Legion and The Tooth Fairy

I took a temporary leave of absence to get rested over the change in the new year, but I’m back, and ready to jump into this. A few mini-reviews, then on to the main ones for the week.

Leap Year – 3 stars – A paint-by-numbers romantic comedy, but a cut above the rest due to the wonderful chemistry between leads Amy Adams and Matthew Goode.

Daybreakers – 3.5 stars – (Real) vampires return to form with a fun, scary flick highlighted by an always interesting Willem Dafoe. Bonus: They don’t fuckin’ glitter.

Youth In Revolt – 1.5 stars – Michael Cera does what he does (awkward), and his schtick is growing old. The supporting players keep it afloat. Barely.

The Book of Eli – 3.5 stars – Go for the post-apocalyptic action, stay for the top-notch performances from Denzel Washington and Gary Oldman.

Paul Bettany in Legion
Paul Bettany as Michael in Legion

Legion

1 star

The mythos of a religion is something that fascinates me, from a pure story telling perspective, so I dug the premise of Legion. But writer/director Scott Stewart exudes a complete lack in caring for it and boils down what could have been a great metaphor for faith into a dumb action flick.

Fed up with humanity, god orders an extermination, this time no chance of redemption, just wipe the slate clean. The angel Michael (Paul Bettany) defies his orders, and descends from heaven to save the unborn baby of Charlie (Adrianne Palicki), a desert diner waitress. As he swoops down to save the day, the rest of the angels, having taken possession of the “weak willed” descend upon the diner to destroy the child any one protecting it, including the staff (Dennis Quaid, Lucas Black, Charles S. Dutton and Kate Walsh, Tyrese Gibson, Willa Holland, respectively). What ensues is a battle to survive, and redeem humanity.

Sounds cool, right? Sounds epic, right? It turns out to be exactly what you’d expect if someone took the script for Dogma and the script for Dawn of the Dead and shuffled it together like a deck of cards, and then made it not funny and infinitely less compelling, then took it way too seriously.

When reviewing a film so heavily religiously influenced, it’s tough to be secular. But my disdain for the flick doesn’t come from any particular feelings towards religion. It’s not a preachy kind of movie. It just uses the mythos as a backdrop for the story.

And I think that’s the primary problem. It’s used simply as a backdrop and a thin metaphor. But it never really fully realizes what it could have been. When I see the two angels, Michael and Gabriel (Kevin Durand), it’s not the epic battle it should have been. It’s just two dudes fighting. And it should have been bigger, and more integral to the plot.

Something as heavy and deep and personal as faith and religion, no matter how important or ridiculous one views it, should still be treated with care. And Stewart doesn’t do that. He never finds that balance. It’s basically a standard zombie flick, only the zombies are angels. I say, if you’re going throw religion into the mix, start a discussion. Don’t awkward juxtapose it into the story for the sake of doing it.

This doesn’t even touch on the predictable over acting from all involved. Even the reliable and usually much better Bettany seemed to phone this one in. Only Durand as Gabriel brought any sort of life to his character. The rest, even the ones I’m supposed to care about, I just couldn’t.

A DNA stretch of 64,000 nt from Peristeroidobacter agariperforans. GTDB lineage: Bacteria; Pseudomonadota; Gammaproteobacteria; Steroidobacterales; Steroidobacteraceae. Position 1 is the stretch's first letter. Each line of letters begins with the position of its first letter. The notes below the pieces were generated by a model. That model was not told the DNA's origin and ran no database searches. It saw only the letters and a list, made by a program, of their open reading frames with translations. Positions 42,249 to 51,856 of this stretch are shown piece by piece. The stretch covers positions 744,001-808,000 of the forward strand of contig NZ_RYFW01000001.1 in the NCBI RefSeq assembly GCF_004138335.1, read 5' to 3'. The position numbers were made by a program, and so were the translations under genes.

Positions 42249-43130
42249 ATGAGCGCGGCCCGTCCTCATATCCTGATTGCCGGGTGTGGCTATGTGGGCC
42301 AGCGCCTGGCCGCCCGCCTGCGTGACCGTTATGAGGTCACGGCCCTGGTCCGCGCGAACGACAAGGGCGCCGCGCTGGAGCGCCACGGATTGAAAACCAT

Avoid this flick like any one of the 10 plagues. Not even worth a rent.

Dwayne Johnson in Tooth Fairy
Johnson as an armoured tooth fairy in "The Tooth Fairy"

The Tooth Fairy

1 star

All the charm in Dwayne ‘The Rock’ Johnson’s cocked eyebrow and toothy (no pun intended) grin couldn’t save this film from being utter drek, though it does help, as does Stephan Merchant’s brilliant knack for comedy.

Johnson stars as Derek Thompson, an aging minor league hockey goon, who has grown disenfranchised with having dreams and goals and developed a harsher world view (harsh by PG standards). After telling his girlfriend’s 6-year-old daughter that the tooth fairy isn’t real, Thompson is sentenced to hard time as a tooth fairy by the tooth fairy Queen Lily (Julie Andrews) so he can learn the true meaning of childlike innocence. Or something like that. It’s The Rock in another kids flick, this time with fairy wings and a tutu.

Calling these kinds of films, “family films” is just insulting to families. Most kids could see through the crap, and parents won’t have much to enjoy. I couldn’t even imagine a scenario where I’d want to subject my family to see this. They had to have known going in that this was going to be a terrible movie.

It follows a near perfect trajectory to land exactly where you expect it to. Thompson messes up, gets in trouble, almost redeems himself, gets in huge trouble, then finally fully redeems himself, with plenty of cheap gags to move the plot along.

But I’ll be damned if Johnson doesn’t have such a naturally unnatural charisma. You can’t help but like him. Even in schlock like this.

But what really keeps it afloat, and like I said earlier, barely afloat, is the back and forth the charming Johnson and hilarious Merchant have. Brit audiences are more familiar with Merchant and his extensive work with Ricky Gervais. It’s good to see him start to gain some notice state-side, as he is a very funny man in his own right. It’s just too bad that it had to be in The Tooth Fairy.

If you must see it, you’ll enjoy Johnson and Merchant, but their joint efforts aren’t enough to keep this from being garbage. So again, I recommend you avoid this one.

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